[Editor: This story by Henry Lawson was published in While the Billy Boils (1896).]
Stiffner and Jim
We were tramping down in Canterbury, Maoriland, at the time, swagging it — me and Bill — looking for work on the new railway line. Well, one afternoon, after a long, hot tramp, we comes to Stiffner’s Hotel — between Christchurch and that other place — I forget the name of it — with throats on us like sunstruck bones, and not the price of a stick of tobacco.
We had to have a drink, anyway, so we chanced it. We walked right into the bar, handed over our swags, put up four drinks, and tried to look as if we’d just drawn our cheques and didn’t care a curse for any man. We looked solvent enough, as far as swagmen go. We were dirty and haggard and ragged and tired-looking, and that was all the more reason why we might have our cheques all right.
This Stiffner was a hard customer. He’d been a spieler, fighting man, bush parson, temperance preacher, and a policeman, and a commercial traveller, and everything else that was damnable; he’d been a journalist, and an editor; he’d been a lawyer, too. He was an ugly brute to look at, and uglier to have a row with — about six-foot-six, wide in proportion, and stronger than Donald Dinnie.
He was meaner than a goldfield Chinaman and sharper than a sewer rat: he wouldn’t give his own father a feed, nor lend him a sprat — unless some safe person backed the old man’s I.O.U.
We knew that we needn’t expect any mercy from Stiffner; but something had to be done, so I said to Bill:
‘Something’s got to be done, Bill! What do you think of it?’
Bill was mostly a quiet young chap, from Sydney, except when he got drunk — which was seldom — and then he was a lively customer from all round. He was cracked on the subject of spielers. He held that the population of the world was divided into two classes — one was spielers and the other was mugs. He reckoned that he wasn’t a mug. At first I thought that he was a spieler, and afterwards I thought that he was a mug. He used to say that a man had to do it these times; that he was honest once and a fool, and was robbed and starved in consequence by his friends and relations; but now he intended to take all that he could get. He said that you either had to have or be had; that men were driven to be sharps, and there was no help for it.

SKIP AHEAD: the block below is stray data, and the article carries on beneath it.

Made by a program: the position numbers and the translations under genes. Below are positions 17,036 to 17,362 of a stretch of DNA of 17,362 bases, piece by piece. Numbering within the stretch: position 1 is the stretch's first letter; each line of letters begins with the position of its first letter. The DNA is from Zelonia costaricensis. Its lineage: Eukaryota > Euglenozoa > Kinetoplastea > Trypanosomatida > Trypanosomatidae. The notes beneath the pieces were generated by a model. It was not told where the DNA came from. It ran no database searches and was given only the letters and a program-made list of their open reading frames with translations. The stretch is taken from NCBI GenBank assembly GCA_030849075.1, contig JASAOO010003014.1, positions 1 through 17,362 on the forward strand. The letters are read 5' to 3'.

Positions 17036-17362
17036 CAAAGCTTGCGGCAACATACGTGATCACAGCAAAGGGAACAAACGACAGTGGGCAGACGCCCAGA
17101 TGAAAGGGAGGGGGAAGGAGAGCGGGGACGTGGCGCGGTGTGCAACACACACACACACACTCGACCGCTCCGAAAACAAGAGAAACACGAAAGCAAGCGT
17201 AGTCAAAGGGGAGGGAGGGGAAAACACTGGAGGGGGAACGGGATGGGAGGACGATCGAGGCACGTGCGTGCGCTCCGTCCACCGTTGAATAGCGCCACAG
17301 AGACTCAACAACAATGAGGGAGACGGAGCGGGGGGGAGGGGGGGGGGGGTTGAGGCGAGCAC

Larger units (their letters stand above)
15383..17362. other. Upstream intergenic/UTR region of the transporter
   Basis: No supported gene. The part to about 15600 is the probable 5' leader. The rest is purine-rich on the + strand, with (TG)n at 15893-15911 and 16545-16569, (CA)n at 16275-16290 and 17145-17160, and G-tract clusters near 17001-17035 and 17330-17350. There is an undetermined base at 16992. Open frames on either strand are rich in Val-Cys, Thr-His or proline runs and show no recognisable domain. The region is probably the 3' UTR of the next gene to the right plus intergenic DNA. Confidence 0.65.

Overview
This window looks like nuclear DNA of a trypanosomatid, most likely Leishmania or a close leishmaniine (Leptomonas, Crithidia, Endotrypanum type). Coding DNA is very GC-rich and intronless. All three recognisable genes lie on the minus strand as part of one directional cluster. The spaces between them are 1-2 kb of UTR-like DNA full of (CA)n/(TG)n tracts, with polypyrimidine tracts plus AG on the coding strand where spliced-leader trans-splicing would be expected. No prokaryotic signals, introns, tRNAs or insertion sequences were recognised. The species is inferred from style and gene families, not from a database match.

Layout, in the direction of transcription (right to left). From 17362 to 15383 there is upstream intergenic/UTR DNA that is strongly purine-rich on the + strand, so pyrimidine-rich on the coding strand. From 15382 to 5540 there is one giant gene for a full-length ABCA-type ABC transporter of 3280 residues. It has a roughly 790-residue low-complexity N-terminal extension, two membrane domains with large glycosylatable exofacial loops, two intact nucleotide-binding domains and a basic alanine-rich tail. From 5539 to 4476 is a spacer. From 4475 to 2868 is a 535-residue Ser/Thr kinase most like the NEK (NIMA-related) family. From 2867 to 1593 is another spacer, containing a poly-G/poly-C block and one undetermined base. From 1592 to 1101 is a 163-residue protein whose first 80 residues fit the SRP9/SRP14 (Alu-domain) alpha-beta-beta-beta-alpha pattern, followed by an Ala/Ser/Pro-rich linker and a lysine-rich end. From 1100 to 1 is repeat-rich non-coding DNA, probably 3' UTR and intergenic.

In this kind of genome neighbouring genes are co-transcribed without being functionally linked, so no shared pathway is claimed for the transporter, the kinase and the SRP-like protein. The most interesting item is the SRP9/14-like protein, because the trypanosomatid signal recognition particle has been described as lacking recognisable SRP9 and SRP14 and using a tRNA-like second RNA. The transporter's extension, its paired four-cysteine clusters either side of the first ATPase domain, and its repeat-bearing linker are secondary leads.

‘We’ll have to sharpen our teeth, that’s all, and chew somebody’s lug.’
‘How?’ I asked.
There was a lot of navvies at the pub, and I knew one or two by sight, so Bill says:—
‘You know one or two of these mugs. Bite one of their ears.’
So I took aside a chap that I knowed and bit his ear for ten bob, and gave it to Bill to mind, for I thought it would be safer with him than with me.
‘Hang on to that,’ I says, ‘and don’t lose it for your natural life’s sake, or Stiffner’ll stiffen us.’
We put up about nine bob’s worth of drinks that night — me and Bill — and Stiffner didn’t squeal: he was too sharp. He shouted once or twice.
By-and-by I left Bill and turned in, and in the morning when I woke up there was Bill sitting alongside of me, and looking about as lively as the fighting kangaroo in London in fog time. He had a black eye and eighteen-pence. He’d been taking down some of the mugs.
‘Well, what’s to be done now?’ I asked. ‘Stiffner can smash us both with one hand, and if we don’t pay up he’ll pound our swags and cripple us. He’s just the man to do it. He loves a fight even more than he hates being had.’
‘There’s only one thing to be done, Jim,’ says Bill, in a tired, disinterested tone that made me mad.
‘Well, what’s that?’ I said.
‘Smoke be damned,’ I snarled, losing my temper. ‘You know dashed well that our swags are in the bar, and we can’t smoke without them.’
‘Well, then,’ says Bill, ‘I’ll toss you to see who’s to face the landlord.’
‘Well, I’ll be blessed!’ I says. ‘I’ll see you further first. You have got a front. You mugged that stuff away, and you’ll have to get us out of the mess.’
It made him wild to be called a mug, and we swore and growled at each other for awhile; but we daren’t speak loud enough to have a fight, so at last I agreed to toss up for it, and I lost.